Based on the internal memo which Reuters got access to, Singapore Airlines has slashed almost 10 per cent of its flight capacity, has deferred spending as well as frozen recruitment ground positions in the wake of lower aviation demand caused by the Covid-19 outbreak.
The memo, which was given to staff, reported that not less than 3,000 flights from February to end of May have temporarily been suspended. This makes up of 9.9 per cent of the airline’s scheduled capacity.
Goh Choon Phong, the CEO of Singapore Airlines stated in the memo “We will continue to be nimble and flexible in adjusting our capacity to match the changing demand patterns in the market…We have also proactively reached out to our suppliers and partners to discuss additional mitigating measures during this difficult time.”
The Covid-19 virus, which originated from Mainland China at the end of 2019, can be transmitted between individuals, and has now taken the lives of 2,500 people and infected over 80,000 people, most of which are cases in Mainland China.
Governments have imposed restrictions of movements in order to contain the spread of Covid-19 and travel demand has also taken a toll, leading to thousands of flights being cancelled.
Earlier in February, Singapore Airlines announced that it was going to ratchet down its flight capacity across its global network for three months beginning from May. The affected destinations include Tokyo, Frankfurt, Sydney, Jakarta, Seoul, London, Paris, Los Angeles and Mumbai.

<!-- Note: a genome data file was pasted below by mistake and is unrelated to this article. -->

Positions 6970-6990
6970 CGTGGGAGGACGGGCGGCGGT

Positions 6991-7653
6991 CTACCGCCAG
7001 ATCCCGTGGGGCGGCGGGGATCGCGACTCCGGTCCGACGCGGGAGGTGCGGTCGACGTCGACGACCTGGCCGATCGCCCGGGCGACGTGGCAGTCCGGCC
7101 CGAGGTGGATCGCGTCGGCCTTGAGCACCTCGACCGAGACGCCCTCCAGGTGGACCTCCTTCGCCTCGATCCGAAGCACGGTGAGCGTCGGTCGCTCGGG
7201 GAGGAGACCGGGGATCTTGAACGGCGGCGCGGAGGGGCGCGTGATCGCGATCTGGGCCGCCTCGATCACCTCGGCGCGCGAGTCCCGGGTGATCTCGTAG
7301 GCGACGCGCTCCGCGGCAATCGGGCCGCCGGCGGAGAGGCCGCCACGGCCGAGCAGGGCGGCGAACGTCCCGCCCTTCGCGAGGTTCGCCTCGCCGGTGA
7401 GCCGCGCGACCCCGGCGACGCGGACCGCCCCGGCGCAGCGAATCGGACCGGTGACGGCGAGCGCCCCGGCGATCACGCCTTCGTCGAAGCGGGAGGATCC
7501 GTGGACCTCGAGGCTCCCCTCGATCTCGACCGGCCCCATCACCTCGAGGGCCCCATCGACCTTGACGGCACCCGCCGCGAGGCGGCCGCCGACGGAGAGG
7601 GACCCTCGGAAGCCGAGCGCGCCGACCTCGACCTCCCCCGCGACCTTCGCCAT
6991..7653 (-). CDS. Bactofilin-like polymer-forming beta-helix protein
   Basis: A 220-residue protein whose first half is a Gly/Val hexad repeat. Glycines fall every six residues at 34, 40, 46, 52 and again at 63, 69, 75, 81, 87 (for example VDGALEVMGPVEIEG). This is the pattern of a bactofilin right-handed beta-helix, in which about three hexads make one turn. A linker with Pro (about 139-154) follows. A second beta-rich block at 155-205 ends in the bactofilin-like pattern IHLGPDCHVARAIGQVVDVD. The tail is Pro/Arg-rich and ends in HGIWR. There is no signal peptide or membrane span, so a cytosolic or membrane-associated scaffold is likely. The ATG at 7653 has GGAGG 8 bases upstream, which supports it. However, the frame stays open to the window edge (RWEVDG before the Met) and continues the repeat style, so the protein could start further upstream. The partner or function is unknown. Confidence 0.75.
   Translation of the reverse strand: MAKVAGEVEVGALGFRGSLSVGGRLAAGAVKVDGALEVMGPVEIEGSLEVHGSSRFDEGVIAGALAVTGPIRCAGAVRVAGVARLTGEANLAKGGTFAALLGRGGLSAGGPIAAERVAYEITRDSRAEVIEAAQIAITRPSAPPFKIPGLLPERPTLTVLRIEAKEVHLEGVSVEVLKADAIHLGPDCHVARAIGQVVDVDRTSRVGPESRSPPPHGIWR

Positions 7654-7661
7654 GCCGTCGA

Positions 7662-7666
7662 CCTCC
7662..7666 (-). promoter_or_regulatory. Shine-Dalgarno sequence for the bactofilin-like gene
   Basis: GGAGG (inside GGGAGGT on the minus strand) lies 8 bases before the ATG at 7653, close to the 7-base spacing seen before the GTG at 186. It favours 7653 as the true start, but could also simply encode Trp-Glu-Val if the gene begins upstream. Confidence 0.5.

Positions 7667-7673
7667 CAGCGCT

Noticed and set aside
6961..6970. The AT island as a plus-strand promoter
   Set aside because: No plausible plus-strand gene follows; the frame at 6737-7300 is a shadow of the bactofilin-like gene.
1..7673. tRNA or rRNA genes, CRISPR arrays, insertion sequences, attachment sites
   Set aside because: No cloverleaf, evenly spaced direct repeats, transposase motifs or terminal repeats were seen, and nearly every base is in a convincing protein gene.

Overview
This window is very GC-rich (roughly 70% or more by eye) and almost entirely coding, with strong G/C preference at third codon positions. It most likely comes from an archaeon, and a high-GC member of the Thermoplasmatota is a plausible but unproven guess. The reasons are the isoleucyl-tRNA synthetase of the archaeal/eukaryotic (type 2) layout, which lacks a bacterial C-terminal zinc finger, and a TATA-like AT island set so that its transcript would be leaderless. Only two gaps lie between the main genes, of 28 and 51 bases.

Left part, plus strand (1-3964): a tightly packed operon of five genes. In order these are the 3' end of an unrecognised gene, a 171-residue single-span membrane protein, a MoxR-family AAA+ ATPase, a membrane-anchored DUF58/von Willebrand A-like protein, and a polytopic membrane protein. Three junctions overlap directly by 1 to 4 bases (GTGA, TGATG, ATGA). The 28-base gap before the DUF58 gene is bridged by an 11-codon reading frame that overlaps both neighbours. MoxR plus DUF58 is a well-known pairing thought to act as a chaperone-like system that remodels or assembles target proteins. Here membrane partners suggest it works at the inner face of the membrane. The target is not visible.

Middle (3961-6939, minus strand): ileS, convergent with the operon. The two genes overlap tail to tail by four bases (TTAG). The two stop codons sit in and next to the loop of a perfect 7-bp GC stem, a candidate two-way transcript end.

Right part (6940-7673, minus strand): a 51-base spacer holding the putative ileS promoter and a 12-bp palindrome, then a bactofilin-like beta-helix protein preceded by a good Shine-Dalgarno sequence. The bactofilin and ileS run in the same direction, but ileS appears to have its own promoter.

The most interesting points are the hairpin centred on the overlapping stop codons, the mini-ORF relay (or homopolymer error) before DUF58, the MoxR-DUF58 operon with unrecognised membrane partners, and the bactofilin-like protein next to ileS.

As to what percentage of capacity would be reduced, the carrier did not offer details at the time.
On Tuesday (25 Feb), staff members received a memo from the CEO, as reported by Singapore Airlines without disclosing the details of the content.
The carrier stressed that would take extra measures if required as it keeps a close monitoring of the situation, but it would not resort to any actions that would harm the long-term competitiveness of the airline.
Hong-Kong based airline, Cathay Pacific Airways Ltd has also slashed 40 per cent of its capacity across its network to accommodate the lack of aviation demand at the moment due to the outbreak, and the carrier told its workers to take three weeks of unpaid leave.